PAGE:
Thoughts: Premiering a half-step behind Get Smart, Filmways’ Henry Phyfe seemed in early 1966 like a derivative copy, even though it had a radically different comic personality at its center (Red Buttons) and a more traditional high-concept sitcom premise at its fore — the dork masquerading as the suave spy — which textually acknowledges why its “secret agent” bumbles and is thus sans the superseding parodical intentions that limited Get Smart’s ability to make a clearer, more honest link between the characters and their stories. However, like all high-concept comedies, Phyfe’s weekly ideas matter most, so while this show had the capacity for creative longevity due to a healthier relationship with its lead — frankly, had it premiered a season earlier, I think it could have run several years at an okay quality — it still would have taken time for the characters to develop, and during its brief life, it simply wasn’t competitive with Get Smart, which had the more material-elevating Don Adams and funnier ideas that were immediately gratifying. Oh, Phyfe’s writers were no slouches… but they weren’t Leonard Stern, Buck Henry, and Mel Brooks. And on this type of show’s terms, that makes a huge difference.

Episode Count: 17 produced and broadcast.

Episodes Seen: Only six: “Phyfe On A Ferry,” “Whatever Happened To Yesterday,” “The Reluctant Lover,” “Phyfe’s First Felony,” “The Unfriendly Persuasion,” and “Jailbird Phyfe”

Key Episode (of Seen): #5: “The Reluctant Lover” (02/10/66)

Why: This entry utilizes the major contrasts between Phyfe and the secret agent whose identity he’s assuming to craft a comic scenario that gets its jollies by juxtaposing their personas. It’s therefore one of the more character-rooted offerings I’ve seen of this series and a sign of how Henry Phyfe might have been able to sustain itself with a decent run (if Get Smart never existed).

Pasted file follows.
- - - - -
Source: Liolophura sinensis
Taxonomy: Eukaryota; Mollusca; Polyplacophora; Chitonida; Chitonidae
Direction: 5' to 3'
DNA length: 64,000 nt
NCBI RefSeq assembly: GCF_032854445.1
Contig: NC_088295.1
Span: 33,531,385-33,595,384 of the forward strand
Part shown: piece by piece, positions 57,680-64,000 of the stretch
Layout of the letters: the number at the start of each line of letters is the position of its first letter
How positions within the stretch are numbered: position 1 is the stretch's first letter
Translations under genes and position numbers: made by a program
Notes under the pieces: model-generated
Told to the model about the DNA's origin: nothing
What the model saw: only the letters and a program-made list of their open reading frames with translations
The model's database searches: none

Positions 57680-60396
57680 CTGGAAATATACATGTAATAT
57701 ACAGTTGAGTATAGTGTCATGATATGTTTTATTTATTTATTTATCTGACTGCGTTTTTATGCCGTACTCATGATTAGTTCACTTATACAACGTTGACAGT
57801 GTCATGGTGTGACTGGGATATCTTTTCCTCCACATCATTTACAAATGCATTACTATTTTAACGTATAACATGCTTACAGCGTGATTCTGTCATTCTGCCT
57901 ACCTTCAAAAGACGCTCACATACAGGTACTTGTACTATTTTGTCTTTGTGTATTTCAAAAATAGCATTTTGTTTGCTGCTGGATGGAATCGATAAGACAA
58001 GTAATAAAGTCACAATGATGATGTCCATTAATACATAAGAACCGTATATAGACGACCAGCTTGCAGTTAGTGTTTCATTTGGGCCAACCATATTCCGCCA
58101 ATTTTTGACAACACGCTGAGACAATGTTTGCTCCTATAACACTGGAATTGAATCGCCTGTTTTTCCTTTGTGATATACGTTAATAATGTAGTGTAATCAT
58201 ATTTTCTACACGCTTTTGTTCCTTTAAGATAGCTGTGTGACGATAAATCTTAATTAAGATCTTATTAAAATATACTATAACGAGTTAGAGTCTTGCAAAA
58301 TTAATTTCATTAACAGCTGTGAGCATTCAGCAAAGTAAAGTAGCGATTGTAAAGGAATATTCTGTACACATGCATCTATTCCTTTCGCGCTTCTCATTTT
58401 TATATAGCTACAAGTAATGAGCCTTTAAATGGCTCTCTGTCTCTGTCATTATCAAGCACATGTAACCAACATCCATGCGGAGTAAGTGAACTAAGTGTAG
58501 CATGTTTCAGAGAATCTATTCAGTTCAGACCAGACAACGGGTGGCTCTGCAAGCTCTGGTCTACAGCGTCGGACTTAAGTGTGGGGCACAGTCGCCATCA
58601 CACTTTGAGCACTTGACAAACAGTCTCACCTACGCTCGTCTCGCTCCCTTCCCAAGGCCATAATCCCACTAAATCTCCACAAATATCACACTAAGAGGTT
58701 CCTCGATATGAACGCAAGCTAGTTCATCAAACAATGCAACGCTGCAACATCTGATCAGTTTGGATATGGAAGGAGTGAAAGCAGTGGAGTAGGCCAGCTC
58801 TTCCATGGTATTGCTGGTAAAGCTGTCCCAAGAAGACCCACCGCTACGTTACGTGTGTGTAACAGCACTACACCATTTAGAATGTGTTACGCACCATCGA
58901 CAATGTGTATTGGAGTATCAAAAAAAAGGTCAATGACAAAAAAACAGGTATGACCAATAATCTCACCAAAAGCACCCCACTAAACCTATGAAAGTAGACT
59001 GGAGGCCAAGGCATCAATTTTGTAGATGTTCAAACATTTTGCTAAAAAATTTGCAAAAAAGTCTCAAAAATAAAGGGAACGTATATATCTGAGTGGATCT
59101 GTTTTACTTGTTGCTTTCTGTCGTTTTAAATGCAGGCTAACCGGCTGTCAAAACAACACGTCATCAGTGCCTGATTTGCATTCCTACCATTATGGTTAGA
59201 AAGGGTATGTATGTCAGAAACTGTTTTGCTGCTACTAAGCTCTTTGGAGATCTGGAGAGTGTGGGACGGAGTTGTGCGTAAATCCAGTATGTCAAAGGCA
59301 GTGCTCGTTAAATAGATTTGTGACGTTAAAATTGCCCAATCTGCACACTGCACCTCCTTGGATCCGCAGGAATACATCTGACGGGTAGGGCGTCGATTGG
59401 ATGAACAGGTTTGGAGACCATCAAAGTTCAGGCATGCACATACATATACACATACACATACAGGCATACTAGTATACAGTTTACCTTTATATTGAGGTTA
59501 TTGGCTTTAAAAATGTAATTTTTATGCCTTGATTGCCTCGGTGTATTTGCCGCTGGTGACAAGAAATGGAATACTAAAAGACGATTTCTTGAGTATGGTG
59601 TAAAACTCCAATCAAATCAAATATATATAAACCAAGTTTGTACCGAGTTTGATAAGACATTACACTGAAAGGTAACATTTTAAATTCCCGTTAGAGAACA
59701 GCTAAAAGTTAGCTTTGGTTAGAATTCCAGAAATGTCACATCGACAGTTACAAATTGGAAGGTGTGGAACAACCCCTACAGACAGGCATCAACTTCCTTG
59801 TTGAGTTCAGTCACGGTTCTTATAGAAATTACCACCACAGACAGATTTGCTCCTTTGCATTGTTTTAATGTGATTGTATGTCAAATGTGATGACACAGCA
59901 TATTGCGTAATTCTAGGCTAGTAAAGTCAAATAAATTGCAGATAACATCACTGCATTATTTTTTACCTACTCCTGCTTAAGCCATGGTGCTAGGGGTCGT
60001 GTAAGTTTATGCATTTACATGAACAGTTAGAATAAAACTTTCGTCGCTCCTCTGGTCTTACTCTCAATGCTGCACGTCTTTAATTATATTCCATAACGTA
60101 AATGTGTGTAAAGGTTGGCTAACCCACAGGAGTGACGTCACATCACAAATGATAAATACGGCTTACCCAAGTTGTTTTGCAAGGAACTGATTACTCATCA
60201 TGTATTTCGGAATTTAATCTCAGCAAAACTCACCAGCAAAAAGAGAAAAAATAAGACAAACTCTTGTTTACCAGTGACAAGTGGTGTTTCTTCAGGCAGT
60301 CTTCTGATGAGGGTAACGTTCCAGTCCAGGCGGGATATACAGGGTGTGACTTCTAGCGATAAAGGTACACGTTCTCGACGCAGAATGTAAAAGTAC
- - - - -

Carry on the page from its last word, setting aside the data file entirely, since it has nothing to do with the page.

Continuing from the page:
THE HERO (Sept 1966-Jan 1967, NBC)

Premise: A bumbling TV western star is the exact opposite of his heroic character in real life.

Cast: Richard Mulligan, Mariette Hartley, Victor French, Marc London, Bobby Horan

Creator/Writers: Leonard Stern, Arne Sultan, Don Hinkley, Sam Bobrick & Bill Idelson, Roswell Rogers

Thoughts: The success of Get Smart had Leonard Stern and Talent Associates hoping to riff on another ubiquitous ‘60s genre: the TV western. But in attempting to create the same comic irony enjoyed by their recent hit, The Hero makes the mistake of depicting its lead as competent at his job yet incompetent in real life, which is an amusing sketch-like idea but renders it impossible for said comic irony to be used in conflict, for unless his personal ineptitude actually affects his professional world (as Max’s does), then The Hero is really nothing more than a sitcom about a goofy husband/father who happens to work in TV. This requires the sort of low-concept character building (in both the text and the performances) that, minus the gratuitous western stuff, we saw on Dick Van Dyke. Unfortunately, though, that doesn’t exist on The Hero, which wants to merge Get Smart and Dick Van Dyke, but can’t reconcile the proper tone with the right understanding of its characters. He & She would also have a similar problem at first… until it became more realistic and then character-focused as its run progressed. Sadly, the high-concept (and single-cam) The Hero just doesn’t seem like it was evolving in that same direction.